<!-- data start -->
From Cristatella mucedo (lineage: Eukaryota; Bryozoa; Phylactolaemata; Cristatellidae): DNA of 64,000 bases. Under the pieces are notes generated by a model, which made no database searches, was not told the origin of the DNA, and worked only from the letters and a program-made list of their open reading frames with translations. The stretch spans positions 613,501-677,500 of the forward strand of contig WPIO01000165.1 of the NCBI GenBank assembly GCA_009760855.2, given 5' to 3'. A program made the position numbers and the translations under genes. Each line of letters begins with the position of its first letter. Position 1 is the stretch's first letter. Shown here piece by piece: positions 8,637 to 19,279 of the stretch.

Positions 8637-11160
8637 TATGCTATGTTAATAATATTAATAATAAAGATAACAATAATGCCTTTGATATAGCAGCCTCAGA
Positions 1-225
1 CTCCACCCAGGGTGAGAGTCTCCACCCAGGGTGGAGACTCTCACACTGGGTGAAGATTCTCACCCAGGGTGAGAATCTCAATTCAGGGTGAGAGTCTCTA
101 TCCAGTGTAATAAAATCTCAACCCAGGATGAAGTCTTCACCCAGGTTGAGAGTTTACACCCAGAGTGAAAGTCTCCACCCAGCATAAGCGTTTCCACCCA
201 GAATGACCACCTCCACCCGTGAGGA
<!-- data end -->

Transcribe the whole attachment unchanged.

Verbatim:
From Cristatella mucedo (lineage: Eukaryota; Bryozoa; Phylactolaemata; Cristatellidae): DNA of 64,000 bases. Under the pieces are notes generated by a model, which made no database searches, was not told the origin of the DNA, and worked only from the letters and a program-made list of their open reading frames with translations. The stretch spans positions 613,501-677,500 of the forward strand of contig WPIO01000165.1 of the NCBI GenBank assembly GCA_009760855.2, given 5' to 3'. A program made the position numbers and the translations under genes. Each line of letters begins with the position of its first letter. Position 1 is the stretch's first letter. Shown here piece by piece: positions 8,637 to 19,279 of the stretch.

Positions 8637-11160
8637 TATGCTATGTTAATAATATTAATAATAAAGATAACAATAATGCCTTTGATATAGCAGCCTCAGA
Positions 1-225
1 CTCCACCCAGGGTGAGAGTCTCCACCCAGGGTGGAGACTCTCACACTGGGTGAAGATTCTCACCCAGGGTGAGAATCTCAATTCAGGGTGAGAGTCTCTA
101 TCCAGTGTAATAAAATCTCAACCCAGGATGAAGTCTTCACCCAGGTTGAGAGTTTACACCCAGAGTGAAAGTCTCCACCCAGCATAAGCGTTTCCACCCA
201 GAATGACCACCTCCACCCGTGAGGA